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‘We Told You So!’: Crash Highlights Street Dangers in Queens

12:01 AM EDT on September 27, 2019

The unprotected bike lane on Underhill Avenue at 188th Street in Fresh Meadow, where the crash occurred. Photo: Sergio Romero

A recent crash in eastern Queens is spotlighting the dangerous street conditions activists long have warned about — and which the city hasn’t fixed.

On Sept. 10, the driver of a black Nissan struck and injured a young, male cyclist who was traveling east on Underhill Avenue at the corner of 188th Street through Peck Park in Fresh Meadows. Fortunately, another cyclist riding nearby heard the crash and stayed with the victim — who was conscious but bleeding — until he was rushed to the hospital by ambulance. His injuries did not appear to be life-threatening.

John Kelly.
John Kelly.

In 2017, another cyclist, Ben Turner, was struck by a driver about 250 feet from where this crash happened. He escaped with some bruising; his helmet took most of the impact that shattered the car's windshield. In 2013, 3-year-old Allison Liao was killed by a driver as she walked with her grandmother in Flushing. This week, a motorist killed a senior citizen nearby in Kew Garden Hills, just blocks from where another motorist gravely injured the dead man's wife in February.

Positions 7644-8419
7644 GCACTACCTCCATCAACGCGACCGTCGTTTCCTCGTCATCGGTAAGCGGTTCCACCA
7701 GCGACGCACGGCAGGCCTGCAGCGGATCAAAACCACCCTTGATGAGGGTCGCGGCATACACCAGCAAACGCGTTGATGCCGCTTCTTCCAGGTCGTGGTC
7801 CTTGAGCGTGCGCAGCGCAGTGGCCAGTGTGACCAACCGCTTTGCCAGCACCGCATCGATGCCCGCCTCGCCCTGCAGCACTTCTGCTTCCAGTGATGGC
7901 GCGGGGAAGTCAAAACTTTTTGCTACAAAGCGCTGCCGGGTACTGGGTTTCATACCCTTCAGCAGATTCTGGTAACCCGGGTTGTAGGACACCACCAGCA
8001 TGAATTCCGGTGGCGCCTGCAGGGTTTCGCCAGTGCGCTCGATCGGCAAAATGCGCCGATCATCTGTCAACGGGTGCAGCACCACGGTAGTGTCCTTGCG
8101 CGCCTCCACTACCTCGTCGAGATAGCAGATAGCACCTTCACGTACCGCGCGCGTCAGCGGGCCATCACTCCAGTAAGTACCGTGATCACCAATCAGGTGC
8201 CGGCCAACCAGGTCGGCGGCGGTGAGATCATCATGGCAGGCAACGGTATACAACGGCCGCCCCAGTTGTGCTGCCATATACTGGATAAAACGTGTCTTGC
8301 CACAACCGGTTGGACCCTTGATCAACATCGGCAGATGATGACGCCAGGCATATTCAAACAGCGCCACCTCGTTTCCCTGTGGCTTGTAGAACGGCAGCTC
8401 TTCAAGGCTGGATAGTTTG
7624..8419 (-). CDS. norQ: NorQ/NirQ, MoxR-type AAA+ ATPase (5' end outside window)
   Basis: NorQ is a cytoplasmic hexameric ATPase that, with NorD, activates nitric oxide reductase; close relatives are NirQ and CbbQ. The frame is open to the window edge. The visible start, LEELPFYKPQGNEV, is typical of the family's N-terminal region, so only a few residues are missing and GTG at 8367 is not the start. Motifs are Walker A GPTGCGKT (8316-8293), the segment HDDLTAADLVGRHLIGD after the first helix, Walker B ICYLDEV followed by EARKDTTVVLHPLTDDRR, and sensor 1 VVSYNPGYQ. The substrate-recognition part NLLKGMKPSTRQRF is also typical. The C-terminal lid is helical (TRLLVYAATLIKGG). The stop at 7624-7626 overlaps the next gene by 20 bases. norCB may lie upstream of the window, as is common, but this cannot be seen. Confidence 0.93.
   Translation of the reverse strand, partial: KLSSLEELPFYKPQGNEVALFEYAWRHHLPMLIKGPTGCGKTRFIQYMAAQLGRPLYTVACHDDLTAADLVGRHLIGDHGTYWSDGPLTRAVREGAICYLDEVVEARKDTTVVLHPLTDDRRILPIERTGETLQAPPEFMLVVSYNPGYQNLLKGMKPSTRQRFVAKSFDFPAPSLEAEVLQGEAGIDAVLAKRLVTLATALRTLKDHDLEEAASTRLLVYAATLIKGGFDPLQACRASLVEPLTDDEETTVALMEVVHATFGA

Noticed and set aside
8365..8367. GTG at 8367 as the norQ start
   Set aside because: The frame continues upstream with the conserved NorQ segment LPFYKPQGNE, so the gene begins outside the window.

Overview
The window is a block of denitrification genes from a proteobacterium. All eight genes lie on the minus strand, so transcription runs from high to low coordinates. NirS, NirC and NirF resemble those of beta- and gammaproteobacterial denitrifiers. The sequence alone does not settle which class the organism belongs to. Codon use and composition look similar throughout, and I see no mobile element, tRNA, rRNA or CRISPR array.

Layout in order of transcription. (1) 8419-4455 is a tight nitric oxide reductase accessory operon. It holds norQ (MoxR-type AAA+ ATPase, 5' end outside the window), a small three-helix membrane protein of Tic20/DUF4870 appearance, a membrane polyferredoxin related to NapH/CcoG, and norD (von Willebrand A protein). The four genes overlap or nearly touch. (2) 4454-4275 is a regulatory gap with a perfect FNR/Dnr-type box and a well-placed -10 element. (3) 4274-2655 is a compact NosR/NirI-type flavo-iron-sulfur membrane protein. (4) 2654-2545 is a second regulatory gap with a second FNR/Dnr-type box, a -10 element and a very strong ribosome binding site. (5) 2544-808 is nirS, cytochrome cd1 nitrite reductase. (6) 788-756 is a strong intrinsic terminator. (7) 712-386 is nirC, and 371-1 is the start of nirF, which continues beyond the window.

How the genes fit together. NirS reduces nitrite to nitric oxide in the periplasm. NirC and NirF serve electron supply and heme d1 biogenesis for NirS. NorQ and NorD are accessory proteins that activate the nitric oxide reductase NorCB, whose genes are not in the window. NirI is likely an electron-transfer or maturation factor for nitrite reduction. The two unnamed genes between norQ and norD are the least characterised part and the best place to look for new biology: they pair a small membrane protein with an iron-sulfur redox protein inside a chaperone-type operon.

Ours is a borough of constant vehicle violence and death. So far this year (through August), there have been 8,219 reported crashes in Queens, injuring 576 cyclists, 1,554 pedestrians and 9,243 motorists, with two cyclists, 17 pedestrians and 22 motorists dying. If it seems like mayhem, that’s because it is — that's an average of 160 crashes a day.

The Sept. 10 crash, while not the worst, is notable for how it illustrates multiple failures of our system. For six years, the activists of Eastern Queens Greenway have worked to create a protected, family-safe path through our parks — from Flushing Meadows, through Kissena Park and Peck Park, to Cunningham Park and Alley Pond Park, and then to the Long Island border. If the Parks Department and the DOT had completed this greenway, the cyclist would have had a route through Peck Park instead of being forced to ride on the unprotected bike lanes next to it. Eastern Queens Greenway repeatedly made requests to the Department of Transportation to fix this poorly designed intersection. The city either rejected the recommendations or hasn’t acted yet.

This is not to blame DOT, which is hamstrung by local apathy. In the past, DOT has proved responsive to our projects, including building the protected bike lane along Northern Boulevard in 2017 after a motorist there mowed down a 78-year-old cyclist, Michael Schenkman.

But many DOT safety upgrades are too slow and too small because of pressure from conservative politicians and community board members. The Northern Boulevard project installed less than a mile of protected bike lane next to a park — but it took more than 1,000 signatures from neighbors and a massive showing of local cyclists at the CB meeting for the measure to pass in a heated vote.

This black Nissan shows a dent above the driver's side front wheel where the driver hit a cyclist. There are also cracks to the windshield on the driver's side. Photo: John Kelly
This black Nissan shows a dent above the driver's side front wheel where the driver hit a cyclist. There are also cracks to the windshield on the driver's side. Photo: John Kelly